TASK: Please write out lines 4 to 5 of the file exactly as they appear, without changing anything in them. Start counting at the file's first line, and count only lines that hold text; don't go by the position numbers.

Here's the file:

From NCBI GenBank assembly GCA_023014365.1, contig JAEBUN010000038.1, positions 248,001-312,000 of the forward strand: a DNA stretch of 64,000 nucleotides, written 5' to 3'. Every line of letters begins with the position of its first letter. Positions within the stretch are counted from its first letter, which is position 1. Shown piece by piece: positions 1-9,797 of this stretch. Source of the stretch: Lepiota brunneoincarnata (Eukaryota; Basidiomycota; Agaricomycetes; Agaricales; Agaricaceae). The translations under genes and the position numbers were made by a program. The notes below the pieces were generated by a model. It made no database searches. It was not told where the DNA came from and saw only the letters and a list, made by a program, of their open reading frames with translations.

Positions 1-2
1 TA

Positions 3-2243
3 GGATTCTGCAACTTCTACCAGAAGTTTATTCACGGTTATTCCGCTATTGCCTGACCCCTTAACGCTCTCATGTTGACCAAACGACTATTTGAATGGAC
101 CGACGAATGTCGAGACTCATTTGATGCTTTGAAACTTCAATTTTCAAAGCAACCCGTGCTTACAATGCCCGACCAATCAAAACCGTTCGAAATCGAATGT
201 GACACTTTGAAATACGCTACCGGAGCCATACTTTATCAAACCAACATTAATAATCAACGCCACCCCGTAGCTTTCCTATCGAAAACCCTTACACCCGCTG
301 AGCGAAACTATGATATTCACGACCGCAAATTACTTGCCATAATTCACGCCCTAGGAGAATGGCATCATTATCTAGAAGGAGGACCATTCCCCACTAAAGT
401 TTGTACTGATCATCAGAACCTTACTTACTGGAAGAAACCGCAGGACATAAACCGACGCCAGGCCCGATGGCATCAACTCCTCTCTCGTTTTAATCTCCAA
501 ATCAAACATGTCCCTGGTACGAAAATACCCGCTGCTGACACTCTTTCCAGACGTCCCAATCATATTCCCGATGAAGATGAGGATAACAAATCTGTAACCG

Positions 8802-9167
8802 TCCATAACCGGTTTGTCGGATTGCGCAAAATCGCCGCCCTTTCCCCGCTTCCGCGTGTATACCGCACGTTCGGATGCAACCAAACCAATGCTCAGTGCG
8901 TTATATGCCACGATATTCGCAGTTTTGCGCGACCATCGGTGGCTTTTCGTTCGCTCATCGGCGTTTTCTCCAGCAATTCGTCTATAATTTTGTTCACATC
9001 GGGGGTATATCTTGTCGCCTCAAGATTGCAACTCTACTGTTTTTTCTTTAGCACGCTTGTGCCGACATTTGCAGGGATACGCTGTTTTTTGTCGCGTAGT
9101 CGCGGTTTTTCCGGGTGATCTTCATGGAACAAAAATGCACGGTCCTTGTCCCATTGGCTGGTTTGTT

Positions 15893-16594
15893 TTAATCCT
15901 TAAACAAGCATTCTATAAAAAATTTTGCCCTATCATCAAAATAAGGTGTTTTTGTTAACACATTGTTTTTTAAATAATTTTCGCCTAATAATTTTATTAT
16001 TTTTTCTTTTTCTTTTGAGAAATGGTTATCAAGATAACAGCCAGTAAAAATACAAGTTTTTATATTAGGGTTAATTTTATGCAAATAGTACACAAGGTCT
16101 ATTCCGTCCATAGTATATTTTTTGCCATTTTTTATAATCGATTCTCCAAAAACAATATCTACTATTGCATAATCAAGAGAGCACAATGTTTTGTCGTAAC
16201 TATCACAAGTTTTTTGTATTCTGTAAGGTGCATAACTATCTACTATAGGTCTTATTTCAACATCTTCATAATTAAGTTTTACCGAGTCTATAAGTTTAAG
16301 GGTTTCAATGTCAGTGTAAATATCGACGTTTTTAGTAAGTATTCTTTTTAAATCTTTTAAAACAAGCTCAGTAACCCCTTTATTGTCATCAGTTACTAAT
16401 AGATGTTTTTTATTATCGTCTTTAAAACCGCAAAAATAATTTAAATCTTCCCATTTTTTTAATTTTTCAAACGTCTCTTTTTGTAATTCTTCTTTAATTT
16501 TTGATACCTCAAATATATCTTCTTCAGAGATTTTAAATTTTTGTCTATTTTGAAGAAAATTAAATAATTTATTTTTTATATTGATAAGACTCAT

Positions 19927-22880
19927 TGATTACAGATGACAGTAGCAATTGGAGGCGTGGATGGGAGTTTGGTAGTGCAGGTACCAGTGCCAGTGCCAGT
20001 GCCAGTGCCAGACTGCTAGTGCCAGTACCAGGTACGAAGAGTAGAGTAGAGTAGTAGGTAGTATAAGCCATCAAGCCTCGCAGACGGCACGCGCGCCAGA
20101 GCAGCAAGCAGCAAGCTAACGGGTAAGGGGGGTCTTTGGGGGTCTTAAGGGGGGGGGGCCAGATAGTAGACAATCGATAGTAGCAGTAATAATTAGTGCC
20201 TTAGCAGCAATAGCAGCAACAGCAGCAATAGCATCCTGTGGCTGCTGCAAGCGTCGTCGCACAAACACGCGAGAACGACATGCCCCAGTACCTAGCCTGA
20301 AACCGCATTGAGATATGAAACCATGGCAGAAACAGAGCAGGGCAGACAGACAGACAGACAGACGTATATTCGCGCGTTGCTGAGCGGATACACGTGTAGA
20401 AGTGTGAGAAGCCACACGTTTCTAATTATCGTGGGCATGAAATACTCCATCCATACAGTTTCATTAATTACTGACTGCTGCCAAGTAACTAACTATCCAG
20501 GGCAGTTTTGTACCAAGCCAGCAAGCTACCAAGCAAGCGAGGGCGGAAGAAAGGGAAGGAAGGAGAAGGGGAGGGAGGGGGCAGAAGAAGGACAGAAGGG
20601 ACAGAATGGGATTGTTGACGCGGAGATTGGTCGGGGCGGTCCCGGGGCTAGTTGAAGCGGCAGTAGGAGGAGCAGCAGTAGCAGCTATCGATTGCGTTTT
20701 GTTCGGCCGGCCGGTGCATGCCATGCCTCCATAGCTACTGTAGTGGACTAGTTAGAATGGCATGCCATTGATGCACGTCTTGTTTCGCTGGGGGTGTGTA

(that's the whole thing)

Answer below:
Positions 3-2243
3 GGATTCTGCAACTTCTACCAGAAGTTTATTCACGGTTATTCCGCTATTGCCTGACCCCTTAACGCTCTCATGTTGACCAAACGACTATTTGAATGGAC